MAV and THEN classic migraine develops?

Hi All-
I’d greatly appreciate some input here. All of my experience with this condition started with dizziness and then headaches dispersed here and there, sometimes going away for months at a time then coming back having a few a week for a few weeks in a row. But they have run their course, so to speak, either going away after about 48 hours or less, or getting reduced pain or stopped with NSAIDs or sleep.

LAST NIGHT, however, I had a headache, 2nd worst pain ever, for about 9 hours then got a shower. When I got out I had a great bit of dizziness, which is normal for showers for me sometimes, and I remember feeling frustrated but not anxious.

I then got really dizzy, sweaty, nauseated really bad (got up to grab a Tums as my ginger mints were doing nothing), breathing hard, and overall just felt “weird.” At first I thought it was a panic attack…but then after trying to relax and with time, 1 hr later my breathing returned to normal and my head pain just “melted” away. I was then able to go to bed, feeling exhausted, but felt really “strange” still in bed. I can’t describe it, maybe an all over body numbness/sensitivity, like a bubble was around me? This AM I still feel “weird” and a little nauseated but knock on wood the pain has stayed away. I realize most migraine sufferers would be elated that the pain just vanished, but I’d rather not have the nausea and all the weird symptoms that came with that experience.

Is that how a classic/normal/episodic migraine ends for most “regular” migraine sufferers? I’ve never had such an episodic experience and I have no idea what I just went through! It could have been a panic attack too, but would a panic attack have just “melted” the head pain away??

Any insight on what may have happened to be last night would be greatly appreciated!!! Right now I’m terrified of my next headache.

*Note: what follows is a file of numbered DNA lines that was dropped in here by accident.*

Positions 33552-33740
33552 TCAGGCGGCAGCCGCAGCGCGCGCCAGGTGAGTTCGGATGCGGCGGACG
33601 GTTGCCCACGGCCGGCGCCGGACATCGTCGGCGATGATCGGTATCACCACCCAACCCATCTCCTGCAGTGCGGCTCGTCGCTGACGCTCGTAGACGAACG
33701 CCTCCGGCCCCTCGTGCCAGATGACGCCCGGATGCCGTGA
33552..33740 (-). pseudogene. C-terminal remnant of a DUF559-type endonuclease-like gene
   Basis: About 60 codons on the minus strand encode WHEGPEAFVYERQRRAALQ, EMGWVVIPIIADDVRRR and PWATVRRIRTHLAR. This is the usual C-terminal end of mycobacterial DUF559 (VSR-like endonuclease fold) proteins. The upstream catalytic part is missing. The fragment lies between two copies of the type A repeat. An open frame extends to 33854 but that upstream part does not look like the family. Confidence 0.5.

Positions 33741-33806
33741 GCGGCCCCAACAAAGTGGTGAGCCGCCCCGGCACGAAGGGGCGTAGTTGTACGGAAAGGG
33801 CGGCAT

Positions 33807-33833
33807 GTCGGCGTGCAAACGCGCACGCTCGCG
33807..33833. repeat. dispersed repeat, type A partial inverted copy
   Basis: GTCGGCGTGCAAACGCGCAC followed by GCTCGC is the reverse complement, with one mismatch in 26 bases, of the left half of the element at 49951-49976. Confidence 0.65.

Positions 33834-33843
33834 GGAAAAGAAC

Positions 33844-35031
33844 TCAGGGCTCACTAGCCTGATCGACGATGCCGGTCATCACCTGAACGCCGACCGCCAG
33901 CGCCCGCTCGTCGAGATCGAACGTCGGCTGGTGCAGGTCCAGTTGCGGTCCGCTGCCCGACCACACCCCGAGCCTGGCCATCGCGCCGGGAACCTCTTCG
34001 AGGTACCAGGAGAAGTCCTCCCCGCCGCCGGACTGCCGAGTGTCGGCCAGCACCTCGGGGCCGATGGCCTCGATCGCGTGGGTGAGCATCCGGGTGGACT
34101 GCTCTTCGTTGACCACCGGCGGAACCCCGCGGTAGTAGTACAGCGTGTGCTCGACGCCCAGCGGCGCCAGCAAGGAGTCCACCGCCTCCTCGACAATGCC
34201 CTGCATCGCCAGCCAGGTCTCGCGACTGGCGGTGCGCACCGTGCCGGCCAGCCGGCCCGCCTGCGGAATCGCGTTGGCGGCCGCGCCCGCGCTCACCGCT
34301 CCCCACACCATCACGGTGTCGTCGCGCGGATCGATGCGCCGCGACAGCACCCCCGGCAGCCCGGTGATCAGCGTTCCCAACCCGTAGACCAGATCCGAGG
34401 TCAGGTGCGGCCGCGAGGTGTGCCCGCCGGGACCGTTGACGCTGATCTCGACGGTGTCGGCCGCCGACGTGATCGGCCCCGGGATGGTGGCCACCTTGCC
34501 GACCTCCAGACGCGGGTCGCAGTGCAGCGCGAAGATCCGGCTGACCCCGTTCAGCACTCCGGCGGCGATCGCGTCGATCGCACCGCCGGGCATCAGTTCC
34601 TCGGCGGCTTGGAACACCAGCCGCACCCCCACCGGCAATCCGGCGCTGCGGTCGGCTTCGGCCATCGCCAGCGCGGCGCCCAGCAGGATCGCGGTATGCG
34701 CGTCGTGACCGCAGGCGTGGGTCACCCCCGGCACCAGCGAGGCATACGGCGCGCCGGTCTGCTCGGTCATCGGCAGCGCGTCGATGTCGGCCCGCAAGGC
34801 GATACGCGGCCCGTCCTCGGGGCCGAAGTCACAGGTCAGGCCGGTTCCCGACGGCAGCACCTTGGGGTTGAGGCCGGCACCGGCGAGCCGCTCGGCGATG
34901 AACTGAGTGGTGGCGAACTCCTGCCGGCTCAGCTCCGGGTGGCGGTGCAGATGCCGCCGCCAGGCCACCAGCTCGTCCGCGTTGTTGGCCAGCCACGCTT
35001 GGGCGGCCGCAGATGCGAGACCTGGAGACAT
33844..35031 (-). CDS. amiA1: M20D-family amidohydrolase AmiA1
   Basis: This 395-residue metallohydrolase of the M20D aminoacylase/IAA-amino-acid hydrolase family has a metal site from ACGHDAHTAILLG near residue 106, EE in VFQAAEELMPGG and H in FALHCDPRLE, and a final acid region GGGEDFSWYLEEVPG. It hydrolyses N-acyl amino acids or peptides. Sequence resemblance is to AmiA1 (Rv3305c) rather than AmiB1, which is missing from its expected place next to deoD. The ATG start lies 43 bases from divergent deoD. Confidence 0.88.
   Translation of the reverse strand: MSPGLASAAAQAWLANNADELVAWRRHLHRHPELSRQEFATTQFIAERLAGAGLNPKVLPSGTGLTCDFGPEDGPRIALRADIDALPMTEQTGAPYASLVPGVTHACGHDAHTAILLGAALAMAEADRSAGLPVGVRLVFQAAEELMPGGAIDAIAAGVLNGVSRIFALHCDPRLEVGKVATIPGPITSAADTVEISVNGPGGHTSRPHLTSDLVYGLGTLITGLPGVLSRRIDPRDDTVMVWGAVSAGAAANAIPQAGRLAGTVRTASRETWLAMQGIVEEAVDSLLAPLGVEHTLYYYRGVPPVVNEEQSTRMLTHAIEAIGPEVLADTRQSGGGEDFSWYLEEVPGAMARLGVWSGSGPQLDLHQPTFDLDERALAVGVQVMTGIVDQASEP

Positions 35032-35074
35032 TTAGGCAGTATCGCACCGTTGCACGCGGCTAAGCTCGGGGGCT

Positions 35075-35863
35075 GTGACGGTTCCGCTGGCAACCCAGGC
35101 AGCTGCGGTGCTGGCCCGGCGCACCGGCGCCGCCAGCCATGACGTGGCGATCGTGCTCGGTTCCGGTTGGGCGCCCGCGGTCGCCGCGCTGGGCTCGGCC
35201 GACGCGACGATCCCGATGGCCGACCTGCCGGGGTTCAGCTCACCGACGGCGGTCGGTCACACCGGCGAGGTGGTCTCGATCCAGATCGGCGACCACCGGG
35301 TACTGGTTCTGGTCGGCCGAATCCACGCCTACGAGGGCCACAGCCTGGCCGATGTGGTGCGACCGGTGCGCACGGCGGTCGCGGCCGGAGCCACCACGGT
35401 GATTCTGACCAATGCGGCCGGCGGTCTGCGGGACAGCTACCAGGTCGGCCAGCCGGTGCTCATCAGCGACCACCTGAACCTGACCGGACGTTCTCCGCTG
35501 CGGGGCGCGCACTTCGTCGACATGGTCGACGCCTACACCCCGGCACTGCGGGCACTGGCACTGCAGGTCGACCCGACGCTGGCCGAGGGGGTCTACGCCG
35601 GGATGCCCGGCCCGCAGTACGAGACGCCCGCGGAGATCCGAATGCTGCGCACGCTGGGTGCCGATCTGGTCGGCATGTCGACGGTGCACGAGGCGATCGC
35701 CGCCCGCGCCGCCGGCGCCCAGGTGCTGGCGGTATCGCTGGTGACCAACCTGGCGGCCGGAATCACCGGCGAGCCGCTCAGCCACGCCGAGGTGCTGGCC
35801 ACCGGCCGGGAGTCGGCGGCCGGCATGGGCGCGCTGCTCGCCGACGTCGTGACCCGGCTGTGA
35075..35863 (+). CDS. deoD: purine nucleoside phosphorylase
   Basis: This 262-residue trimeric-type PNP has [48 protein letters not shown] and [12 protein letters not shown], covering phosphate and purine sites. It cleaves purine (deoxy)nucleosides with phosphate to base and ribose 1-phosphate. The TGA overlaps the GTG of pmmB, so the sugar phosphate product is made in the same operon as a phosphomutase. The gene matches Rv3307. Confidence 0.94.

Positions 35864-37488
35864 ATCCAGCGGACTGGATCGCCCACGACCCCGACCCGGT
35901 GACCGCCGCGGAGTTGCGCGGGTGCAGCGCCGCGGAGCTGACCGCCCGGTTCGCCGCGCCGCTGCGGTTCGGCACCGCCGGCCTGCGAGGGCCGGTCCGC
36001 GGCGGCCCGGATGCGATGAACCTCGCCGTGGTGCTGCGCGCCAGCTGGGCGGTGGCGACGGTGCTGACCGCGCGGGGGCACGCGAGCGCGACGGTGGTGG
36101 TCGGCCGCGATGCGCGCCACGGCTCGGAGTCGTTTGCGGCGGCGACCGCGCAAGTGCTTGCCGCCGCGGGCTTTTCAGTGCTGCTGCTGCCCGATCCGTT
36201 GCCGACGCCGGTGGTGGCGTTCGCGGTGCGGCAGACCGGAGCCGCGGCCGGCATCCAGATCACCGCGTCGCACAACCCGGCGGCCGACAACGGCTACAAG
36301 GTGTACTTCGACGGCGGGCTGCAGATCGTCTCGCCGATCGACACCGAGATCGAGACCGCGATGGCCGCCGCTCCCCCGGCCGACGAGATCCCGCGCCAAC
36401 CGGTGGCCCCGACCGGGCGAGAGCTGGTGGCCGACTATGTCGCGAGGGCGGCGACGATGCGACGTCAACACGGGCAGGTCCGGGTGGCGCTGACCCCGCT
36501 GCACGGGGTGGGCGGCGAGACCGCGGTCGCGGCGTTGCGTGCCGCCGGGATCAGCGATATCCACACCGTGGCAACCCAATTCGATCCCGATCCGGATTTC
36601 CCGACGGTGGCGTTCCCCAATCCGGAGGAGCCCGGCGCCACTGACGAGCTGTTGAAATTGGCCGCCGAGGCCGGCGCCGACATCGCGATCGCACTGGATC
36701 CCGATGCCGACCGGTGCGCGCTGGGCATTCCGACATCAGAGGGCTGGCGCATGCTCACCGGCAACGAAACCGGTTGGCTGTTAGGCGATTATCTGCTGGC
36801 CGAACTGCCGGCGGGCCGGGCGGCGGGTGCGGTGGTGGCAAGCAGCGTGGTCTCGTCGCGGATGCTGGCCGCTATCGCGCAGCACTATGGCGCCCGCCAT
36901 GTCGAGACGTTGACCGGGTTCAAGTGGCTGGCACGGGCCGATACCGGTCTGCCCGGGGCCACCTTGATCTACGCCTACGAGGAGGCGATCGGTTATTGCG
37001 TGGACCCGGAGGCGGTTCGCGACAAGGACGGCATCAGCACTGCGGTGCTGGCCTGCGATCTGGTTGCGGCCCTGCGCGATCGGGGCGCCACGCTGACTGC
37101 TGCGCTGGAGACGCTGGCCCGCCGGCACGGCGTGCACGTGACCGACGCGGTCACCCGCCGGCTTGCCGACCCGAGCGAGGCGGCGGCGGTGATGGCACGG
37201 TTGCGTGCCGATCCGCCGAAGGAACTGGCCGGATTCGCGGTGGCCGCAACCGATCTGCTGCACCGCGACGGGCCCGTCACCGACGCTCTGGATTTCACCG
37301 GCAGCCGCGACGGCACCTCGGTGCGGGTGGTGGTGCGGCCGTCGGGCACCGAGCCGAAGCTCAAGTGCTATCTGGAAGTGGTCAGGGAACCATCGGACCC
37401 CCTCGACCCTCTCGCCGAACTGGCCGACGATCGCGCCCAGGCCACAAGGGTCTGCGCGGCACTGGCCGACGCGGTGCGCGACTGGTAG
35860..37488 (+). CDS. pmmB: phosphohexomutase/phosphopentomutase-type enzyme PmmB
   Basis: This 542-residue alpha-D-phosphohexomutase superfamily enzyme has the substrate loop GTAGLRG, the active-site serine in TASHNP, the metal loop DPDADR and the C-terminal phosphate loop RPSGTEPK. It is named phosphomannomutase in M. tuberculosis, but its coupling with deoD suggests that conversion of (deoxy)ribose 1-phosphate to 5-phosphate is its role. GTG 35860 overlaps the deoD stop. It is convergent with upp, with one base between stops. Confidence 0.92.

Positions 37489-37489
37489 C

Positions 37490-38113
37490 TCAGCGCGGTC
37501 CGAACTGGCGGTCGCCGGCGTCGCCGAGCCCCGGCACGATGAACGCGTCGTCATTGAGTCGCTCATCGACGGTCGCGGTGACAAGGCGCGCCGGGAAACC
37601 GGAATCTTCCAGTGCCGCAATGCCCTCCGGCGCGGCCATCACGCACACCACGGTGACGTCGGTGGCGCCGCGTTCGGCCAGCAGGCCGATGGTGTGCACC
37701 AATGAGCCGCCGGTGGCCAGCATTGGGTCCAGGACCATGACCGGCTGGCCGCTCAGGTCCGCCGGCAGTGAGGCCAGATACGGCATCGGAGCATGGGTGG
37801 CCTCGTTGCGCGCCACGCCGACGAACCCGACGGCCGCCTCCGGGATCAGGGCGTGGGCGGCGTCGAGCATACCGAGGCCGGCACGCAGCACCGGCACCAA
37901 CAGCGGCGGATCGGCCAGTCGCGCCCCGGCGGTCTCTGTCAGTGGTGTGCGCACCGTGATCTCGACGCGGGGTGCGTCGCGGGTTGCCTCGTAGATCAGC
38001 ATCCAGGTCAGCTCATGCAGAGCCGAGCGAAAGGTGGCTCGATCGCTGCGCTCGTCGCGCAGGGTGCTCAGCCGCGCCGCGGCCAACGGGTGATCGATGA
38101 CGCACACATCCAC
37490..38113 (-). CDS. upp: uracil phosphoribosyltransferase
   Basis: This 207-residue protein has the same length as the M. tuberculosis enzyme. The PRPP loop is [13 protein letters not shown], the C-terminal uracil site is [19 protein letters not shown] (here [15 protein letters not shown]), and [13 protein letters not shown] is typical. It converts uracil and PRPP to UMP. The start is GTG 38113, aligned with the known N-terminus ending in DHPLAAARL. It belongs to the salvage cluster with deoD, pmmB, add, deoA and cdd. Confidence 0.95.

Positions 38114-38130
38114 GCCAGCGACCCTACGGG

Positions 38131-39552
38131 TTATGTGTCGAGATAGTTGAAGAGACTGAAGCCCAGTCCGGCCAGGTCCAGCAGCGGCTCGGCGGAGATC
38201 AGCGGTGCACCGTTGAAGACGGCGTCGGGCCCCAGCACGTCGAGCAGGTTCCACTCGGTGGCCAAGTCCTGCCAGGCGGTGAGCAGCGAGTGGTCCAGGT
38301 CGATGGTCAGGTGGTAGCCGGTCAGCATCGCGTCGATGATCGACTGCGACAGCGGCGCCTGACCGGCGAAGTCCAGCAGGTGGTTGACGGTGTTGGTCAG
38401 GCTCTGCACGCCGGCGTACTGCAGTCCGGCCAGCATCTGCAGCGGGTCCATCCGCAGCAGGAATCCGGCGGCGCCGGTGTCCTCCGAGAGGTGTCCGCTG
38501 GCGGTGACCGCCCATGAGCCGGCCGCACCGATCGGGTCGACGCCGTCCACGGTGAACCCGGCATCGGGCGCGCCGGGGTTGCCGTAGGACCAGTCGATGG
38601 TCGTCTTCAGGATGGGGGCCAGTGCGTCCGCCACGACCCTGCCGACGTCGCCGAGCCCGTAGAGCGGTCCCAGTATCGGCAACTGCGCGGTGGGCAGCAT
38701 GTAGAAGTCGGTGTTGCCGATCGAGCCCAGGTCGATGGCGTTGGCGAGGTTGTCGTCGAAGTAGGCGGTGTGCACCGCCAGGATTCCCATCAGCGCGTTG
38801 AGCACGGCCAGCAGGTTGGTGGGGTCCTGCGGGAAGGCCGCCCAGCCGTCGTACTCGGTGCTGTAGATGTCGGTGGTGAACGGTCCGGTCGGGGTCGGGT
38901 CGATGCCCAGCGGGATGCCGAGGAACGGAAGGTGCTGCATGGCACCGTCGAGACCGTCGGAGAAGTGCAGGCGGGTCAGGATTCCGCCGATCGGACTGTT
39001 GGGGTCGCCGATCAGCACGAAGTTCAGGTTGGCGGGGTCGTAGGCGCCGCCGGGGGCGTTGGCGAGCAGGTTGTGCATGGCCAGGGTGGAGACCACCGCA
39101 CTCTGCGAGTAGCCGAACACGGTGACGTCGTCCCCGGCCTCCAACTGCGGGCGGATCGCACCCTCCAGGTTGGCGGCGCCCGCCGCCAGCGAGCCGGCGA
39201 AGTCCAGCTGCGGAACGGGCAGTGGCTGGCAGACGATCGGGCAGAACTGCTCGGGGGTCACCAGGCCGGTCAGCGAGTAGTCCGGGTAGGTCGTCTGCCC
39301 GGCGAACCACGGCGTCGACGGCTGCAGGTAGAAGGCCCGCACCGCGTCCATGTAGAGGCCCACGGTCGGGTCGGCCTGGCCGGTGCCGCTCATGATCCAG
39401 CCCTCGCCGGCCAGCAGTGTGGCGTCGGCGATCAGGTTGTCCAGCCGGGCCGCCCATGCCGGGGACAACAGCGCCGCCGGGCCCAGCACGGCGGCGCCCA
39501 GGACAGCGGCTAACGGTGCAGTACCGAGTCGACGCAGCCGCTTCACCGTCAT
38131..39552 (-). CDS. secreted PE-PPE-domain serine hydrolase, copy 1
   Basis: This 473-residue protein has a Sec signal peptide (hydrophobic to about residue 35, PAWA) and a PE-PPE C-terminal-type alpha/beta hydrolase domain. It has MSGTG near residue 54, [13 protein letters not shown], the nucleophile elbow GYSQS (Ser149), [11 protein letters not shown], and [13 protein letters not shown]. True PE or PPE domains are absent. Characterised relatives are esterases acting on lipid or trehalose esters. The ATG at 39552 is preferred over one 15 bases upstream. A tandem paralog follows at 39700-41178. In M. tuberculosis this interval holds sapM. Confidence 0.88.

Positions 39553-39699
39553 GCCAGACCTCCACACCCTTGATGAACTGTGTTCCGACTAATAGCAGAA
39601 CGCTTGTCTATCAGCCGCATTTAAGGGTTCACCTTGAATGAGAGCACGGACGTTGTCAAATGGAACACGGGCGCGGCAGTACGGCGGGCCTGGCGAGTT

Not sure what happened to you, but something you said jumped out… That you sometimes get dizzy after showers. My daughter who is 14 started having symptoms after hot showers. We also noticed her pulse was elevated. Took her to Dr, who referred her to cardiologist. Heart was normal but she has dysautonomia, specifically POTS. I’m not at all trying to say u have that… But ck it out online, see if your symptoms fit. She is to take cool showers, drink more water, consume salt. She also suffers migraines.

Not related but FWIW…Dr.S mentioned a sign of recovery is migraines with zero dizziness and after a long time you should just be left with classic migraines with zero vestibular symptoms.

Classic migraine would be welcome at this point.

1 Like

Whoa… I’ve never seen this mentioned before. This is VERY interesting. I would love to know if you’ve also found any reference to this? Or if other Dr’s have noted thus? The reason I ask is that when I started estrogen to try to help things, I got my first classic migraine with aura that I hadn’t had in years. My Dr and I took that as a bad sign and discontinued estrogen. Now I’m wondering…

I am (hopefully) a long way down the recovery road (no more vertigo for example, finally!), and also to got my first a ‘normal’ migraine the other day. In my case no pain, just the visual disturbance.

1 Like

Did Dr. S. say this to you, or did you see it somewhere in writing? If so, do you remember where? This is the first time I’ve seen a statement like this. I don’t recall seeing a similar statement in any of the articles that I’ve read about vestibular migraine.

1 Like